Feature left bracketright bracket Fall 2023

Wearable Robot Offers Hope

Tess Meier uses an insider's perspective to perfect an exoskeleton hand prototype.

Tess Meier and her robotic HOPE hand

As a junior biomedical engineering major looking to fulfill a lab credit requirement, Tess Meier ’18, MS ’19, began working with a robotics engineering graduate student on a hand exoskeleton prototype called the Hand Orthosis with Powered Extension, or HOPE hand. Coincidentally—whether by fate or chance—a close childhood friend was in a car accident about a year earlier that left her with a traumatic brain injury and hemiparesis, some of the very conditions that Meier’s team hoped the device would help.

Her inside perspective on life with this type of hand impairment helped focus the research on a previously overlooked aspect. “A lot of exoskeletons provide grasp strength and help the person close their hand,” she says. “But for a lot of patients, including my friend, the hand is in a closed fist position all the time and they need something to help them open their hand.”

Fueled by her new passion, Meier discovered her calling. She added a robotics engineering minor to her BME major in her senior year, and went on to earn her master’s in robotics engineering. She is now pursuing her PhD in robotics engineering.

During her master’s studies, she continued to work in the Automation and Interventional Medicine Lab with mentor Christopher Nycz, and Gregory Fischer, her master’s advisor and a professor in the Department of Robotics Engineering. She was able to test the first HOPE hand prototype on her friend and then used that feedback to make mechanical revisions to the exoskeleton and conduct a larger-scale user study on muscle control. 

A Return to Academia

Meier worked in industry for two years after finishing her master’s degree but ultimately felt drawn back to academia. Fischer enthusiastically welcomed her inquiry about continuing her hand exoskeleton research at the doctoral level and helped connect her with the FORW-RD Program, a natural fit for someone so passionate about harnessing robotics to benefit people. [See related story.]

For her dissertation, she is exploring ways to improve the user interface on the HOPE hand, work that has prompted her to take some neuroscience courses to better understand the human brain.

“For someone with a prosthetic hand, the neural pathway is mostly intact from their brain to their muscles—they are missing their hand. But with a brain injury, like my friend has, it’s an area of their brain that is not working,” she says. To test how the hand and the brain interact, Meier has created the PneuHOPE hand, a version of the exoskeleton that replaces cables and motors with plastic strips, pneumatic cylinders, and other MRI-safe parts. 

Close up of the HOPE hand

WPI’s PracticePoint healthcare technology development facility has given her access to state-of-the-art manufacturing and prototyping equipment, as well as the MRI machine in which she will conduct a baseline study to measure whether the PneuHOPE hand can prompt brain activity, similar to when a physical therapist manually opens and closes a patient’s hand.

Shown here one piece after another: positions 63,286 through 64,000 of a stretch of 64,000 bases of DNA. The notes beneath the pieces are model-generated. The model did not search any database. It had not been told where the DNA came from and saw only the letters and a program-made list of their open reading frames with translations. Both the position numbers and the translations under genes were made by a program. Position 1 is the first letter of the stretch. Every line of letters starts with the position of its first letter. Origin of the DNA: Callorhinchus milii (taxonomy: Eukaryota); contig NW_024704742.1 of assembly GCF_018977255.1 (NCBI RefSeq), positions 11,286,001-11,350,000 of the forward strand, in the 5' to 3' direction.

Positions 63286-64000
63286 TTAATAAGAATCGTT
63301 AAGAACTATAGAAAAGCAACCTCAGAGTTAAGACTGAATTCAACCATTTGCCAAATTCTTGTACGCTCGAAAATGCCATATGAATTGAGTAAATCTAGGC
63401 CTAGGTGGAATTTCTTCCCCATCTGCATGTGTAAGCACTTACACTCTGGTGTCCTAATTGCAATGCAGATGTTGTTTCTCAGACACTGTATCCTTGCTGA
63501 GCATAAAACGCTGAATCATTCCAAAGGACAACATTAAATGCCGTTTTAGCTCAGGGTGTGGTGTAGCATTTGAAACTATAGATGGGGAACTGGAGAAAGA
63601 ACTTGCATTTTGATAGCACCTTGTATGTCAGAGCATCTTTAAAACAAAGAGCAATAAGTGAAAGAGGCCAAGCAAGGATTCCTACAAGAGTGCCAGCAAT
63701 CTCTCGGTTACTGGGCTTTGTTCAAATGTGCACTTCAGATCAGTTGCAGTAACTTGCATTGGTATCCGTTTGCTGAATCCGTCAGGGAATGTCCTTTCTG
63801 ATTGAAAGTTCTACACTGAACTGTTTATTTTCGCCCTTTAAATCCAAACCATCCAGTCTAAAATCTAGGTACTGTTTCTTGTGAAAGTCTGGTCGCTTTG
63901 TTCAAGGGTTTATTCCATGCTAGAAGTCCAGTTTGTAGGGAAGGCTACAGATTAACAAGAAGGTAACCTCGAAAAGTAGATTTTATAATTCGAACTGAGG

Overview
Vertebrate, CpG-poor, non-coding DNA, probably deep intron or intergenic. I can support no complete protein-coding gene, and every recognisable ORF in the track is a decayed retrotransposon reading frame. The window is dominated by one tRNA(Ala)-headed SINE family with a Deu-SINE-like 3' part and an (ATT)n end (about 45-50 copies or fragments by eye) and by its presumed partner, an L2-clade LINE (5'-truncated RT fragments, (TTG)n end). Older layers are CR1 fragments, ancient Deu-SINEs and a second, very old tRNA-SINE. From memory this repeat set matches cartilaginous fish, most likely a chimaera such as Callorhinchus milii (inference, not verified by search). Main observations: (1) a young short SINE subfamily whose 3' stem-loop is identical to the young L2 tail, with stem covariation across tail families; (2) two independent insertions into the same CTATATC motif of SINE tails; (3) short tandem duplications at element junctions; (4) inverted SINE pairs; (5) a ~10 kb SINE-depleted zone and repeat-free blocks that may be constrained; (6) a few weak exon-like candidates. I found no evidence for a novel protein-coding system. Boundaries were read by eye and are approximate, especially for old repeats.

Meier is quick to point out, though, that her goal is not to develop a robot that can replace physical therapists. Both of her parents are physical therapists, after all, and she has always admired the fact that they help people feel better. Instead, she hopes her robotic device will supplement physical therapy.

“If a person gets physical therapy twice a week and they use a hand exoskeleton at other times, that increases how much they’re able to engage that part of their brain,” she says, explaining that when the motor area of the brain has been damaged, repetitive exercises help reengage those neurons. “It’s as if the main highway is closed, so we’re trying to find the back roads that might still be connected. And then we help the patient travel those back roads more frequently.”

Technology Helping Humans

Working at FORW-RD has helped Meier understand why researchers should consider the specific ways their technological advances will help humans. She’s also learned how to articulate why those considerations are important. 

Both lessons came in handy when she co-advised Interactive Qualifying Project (IQP) teams last spring. WPI’s first-ever graduate student to serve in this role, she worked with Erin Solovey, associate professor in the Department of Computer Science, and Isa Bar-On, director of the Israel Project Center

At some point it occurred to Meier that the structure of IQPs dovetails perfectly with what she is learning at FORW-RD—namely to stay focused on how technology will affect human life. “With an IQP, you’re coming into somebody else’s life or community and you’re trying to see what you can do to help them. But the biggest thing you can do is actually just understand what they need.”

She plans to finish her dissertation in December 2024, then seek a faculty position that lets her continue her research and work with students. As she looks ahead, she can’t help but reflect on the past, especially how her personal experiences have shaped her professional choices. 

“I love that I’m helping people while also working with my hands and doing creative problem solving,” Meier says. “It feels very poetic the way I’ve been able to incorporate all these things into my academic career.”

Tess Meier uses an MRI machine with her HOPE hand

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